Anterior Cruciate Ligament (ACL) Tear

What is an Anterior Cruciate Ligament (ACL) Tear?

The knee joint contains Cruciate ligaments. The anterior cruciate ligament (ACL) is in the front of the kneecap and the posterior (PCL) is in the back. These ligaments form an “X” because they run diagonally of each other. They control back-and-forth movements of the knee, stabilize rotational movement and create alignment for the tibia and the femur bone.

ACL tears are common in physical activities or sports that require sudden changes in direction or stopping, such as gymnastics, football, skiing, and tennis. During these injuries, patients often describe a popping sensation, followed by a rapid onset of pain, swelling, and instability.

Knee Ligaments 

  1. Collateral Ligaments

Collateral ligaments control sideways movements of the knee. These two ligaments are located on the inside and outside of the knee. The medial is on the inside and the lateral is outside the knee joint.

  1. Cruciate Ligaments

Cruciate ligaments control the knee’s back-and-forth motions and prevent rotational movements. These ligaments are located on the inside of the knee joint and as mentioned previously, form an “X” with the anterior ligament in the front of the knee and the posterior behind.

Types of ACL Injuries

ACL injuries are sprains or full tears, and there are three phases of these injuries classified in grades 1, 2 and 3. Other knee injuries often accompany ACL injuries, resulting from the same abrupt stopping, rapid direction changes, or trauma. Grade 3 ACL injuries are the most common, and they are the most severe, causing a complete tear of the ligament.

The Three Grades of ACL Injuries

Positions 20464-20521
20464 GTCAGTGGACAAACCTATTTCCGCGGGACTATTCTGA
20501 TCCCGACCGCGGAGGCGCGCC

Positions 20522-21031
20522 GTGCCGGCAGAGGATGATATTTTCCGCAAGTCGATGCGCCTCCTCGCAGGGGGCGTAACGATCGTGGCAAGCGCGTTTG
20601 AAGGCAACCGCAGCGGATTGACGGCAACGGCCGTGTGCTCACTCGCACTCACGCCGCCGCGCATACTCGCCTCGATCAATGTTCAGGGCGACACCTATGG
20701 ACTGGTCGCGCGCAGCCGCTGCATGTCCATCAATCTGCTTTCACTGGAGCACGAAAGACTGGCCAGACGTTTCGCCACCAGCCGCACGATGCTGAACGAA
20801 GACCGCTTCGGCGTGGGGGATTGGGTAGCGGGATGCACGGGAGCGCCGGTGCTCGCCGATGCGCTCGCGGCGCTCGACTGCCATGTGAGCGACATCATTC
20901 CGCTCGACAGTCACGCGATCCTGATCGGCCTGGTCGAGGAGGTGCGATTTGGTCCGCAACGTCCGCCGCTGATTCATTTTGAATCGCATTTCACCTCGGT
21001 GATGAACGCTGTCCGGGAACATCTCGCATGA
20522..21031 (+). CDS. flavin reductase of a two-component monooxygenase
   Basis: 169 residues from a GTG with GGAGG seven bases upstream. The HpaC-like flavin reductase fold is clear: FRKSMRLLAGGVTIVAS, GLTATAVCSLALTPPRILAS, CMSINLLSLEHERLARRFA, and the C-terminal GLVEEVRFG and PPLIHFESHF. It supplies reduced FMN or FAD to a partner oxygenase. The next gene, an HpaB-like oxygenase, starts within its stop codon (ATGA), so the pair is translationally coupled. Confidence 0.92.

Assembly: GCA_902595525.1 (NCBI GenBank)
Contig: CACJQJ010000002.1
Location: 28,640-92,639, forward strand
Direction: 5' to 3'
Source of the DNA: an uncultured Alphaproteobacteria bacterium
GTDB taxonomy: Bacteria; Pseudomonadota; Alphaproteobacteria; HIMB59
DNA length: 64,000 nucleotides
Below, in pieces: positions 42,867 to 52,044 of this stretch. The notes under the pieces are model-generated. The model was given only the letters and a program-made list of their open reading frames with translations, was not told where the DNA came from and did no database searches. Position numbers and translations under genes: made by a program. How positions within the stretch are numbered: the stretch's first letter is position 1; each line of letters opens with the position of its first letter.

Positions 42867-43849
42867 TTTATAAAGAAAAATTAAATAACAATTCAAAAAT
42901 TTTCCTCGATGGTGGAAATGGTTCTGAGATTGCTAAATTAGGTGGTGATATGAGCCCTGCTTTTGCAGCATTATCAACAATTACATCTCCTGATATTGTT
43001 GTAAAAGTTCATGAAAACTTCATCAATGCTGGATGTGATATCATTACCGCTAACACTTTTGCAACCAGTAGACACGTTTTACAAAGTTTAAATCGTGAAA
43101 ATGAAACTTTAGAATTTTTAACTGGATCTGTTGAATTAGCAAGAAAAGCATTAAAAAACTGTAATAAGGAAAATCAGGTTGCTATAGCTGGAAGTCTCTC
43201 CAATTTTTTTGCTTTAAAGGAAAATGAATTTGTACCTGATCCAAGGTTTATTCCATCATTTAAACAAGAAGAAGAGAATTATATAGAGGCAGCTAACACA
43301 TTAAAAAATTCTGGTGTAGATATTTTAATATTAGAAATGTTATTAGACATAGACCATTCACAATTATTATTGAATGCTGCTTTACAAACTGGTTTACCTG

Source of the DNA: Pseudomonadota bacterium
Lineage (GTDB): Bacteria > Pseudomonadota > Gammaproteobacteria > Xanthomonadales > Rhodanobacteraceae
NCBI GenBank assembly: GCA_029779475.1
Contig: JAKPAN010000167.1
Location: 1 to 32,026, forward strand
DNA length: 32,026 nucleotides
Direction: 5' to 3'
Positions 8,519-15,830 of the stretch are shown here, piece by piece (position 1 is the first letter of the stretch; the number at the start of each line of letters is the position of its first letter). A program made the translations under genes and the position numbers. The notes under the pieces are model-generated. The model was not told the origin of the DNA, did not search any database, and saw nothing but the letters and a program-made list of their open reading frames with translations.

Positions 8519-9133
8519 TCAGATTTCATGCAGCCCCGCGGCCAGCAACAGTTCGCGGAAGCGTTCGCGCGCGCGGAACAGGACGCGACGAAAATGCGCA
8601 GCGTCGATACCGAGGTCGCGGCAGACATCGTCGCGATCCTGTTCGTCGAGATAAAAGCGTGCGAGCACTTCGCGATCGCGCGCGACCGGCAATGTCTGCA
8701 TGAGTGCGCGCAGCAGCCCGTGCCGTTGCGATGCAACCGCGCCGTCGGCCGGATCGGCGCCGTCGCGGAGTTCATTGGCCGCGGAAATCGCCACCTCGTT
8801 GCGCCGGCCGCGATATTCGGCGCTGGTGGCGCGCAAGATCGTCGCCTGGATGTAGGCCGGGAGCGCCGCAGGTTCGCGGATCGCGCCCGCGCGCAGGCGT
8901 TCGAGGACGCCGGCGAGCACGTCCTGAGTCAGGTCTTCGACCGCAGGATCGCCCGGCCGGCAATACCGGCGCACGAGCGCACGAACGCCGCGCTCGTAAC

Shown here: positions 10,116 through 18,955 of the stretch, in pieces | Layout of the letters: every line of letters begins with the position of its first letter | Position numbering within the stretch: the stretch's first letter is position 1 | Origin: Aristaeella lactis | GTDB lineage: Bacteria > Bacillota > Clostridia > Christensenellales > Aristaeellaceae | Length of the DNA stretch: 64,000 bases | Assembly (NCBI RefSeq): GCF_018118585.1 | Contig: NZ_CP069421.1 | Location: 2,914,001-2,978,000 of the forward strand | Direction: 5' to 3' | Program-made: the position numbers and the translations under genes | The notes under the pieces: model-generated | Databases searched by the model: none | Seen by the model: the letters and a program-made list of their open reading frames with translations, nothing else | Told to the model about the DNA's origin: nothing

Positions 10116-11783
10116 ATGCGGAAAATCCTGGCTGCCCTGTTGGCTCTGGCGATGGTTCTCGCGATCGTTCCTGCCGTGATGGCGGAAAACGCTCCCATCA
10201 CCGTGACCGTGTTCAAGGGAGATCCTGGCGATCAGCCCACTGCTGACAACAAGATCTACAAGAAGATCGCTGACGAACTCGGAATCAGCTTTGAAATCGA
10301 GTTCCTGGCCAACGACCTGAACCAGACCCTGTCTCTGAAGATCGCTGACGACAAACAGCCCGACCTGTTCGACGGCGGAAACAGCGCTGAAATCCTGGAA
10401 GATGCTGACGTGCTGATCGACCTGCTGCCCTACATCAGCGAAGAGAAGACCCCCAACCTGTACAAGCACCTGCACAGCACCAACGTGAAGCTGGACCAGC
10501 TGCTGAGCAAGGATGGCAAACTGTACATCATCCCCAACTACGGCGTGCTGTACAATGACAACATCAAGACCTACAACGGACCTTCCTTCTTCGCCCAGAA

1. Grade 1 sprain. The ligament fibers are stretched but not torn. This may cause some pain, but it’s not unbearable and the knee joint is still stabilized.
  2. Grade 2 sprain. Some of the fibers are torn but others remain intact. This is a partial tear and will cause pain and instability of the knee joint, but it’s not a complete tear.
  3. Grade 3 sprain. This is the most common ACL injury and with it, all the ligament fibers are torn, resulting in a complete tear and break between the ligaments. The knee will not be supported, the knee joint is unstable, and it’s overall painful.


Anterior Cruciate Ligament (ACL) Tear Symptoms

ACL tear symptoms are generally the same for most individuals. However, additional injuries to the knee are common. For example, a meniscus tear, articular cartilage damage, and other ligament or tendon tears often occur alongside an ACL tear. These additional injuries can amplify the symptoms to varying degrees.

  • Limited range of motion. At the onset of the injury, the pain and instability due to the ligament tear will cause the knee to give out, and limited, if any, pressure can be applied.
  • Popping sensation in the knee. It’s common to feel a popping sensation and to audibly hear it as well with an ACL injury.
  • Swelling and pain. With the injury, it’s not uncommon for the knee to swell, due to the inflammatory response of the body, by sending white blood cells to the area. Fluid may soon begin to accumulate in and around the knee and it is a painful injury.
  • Instability. Due to the instability of the knee joint, it will be extremely difficult to walk and may require assistance.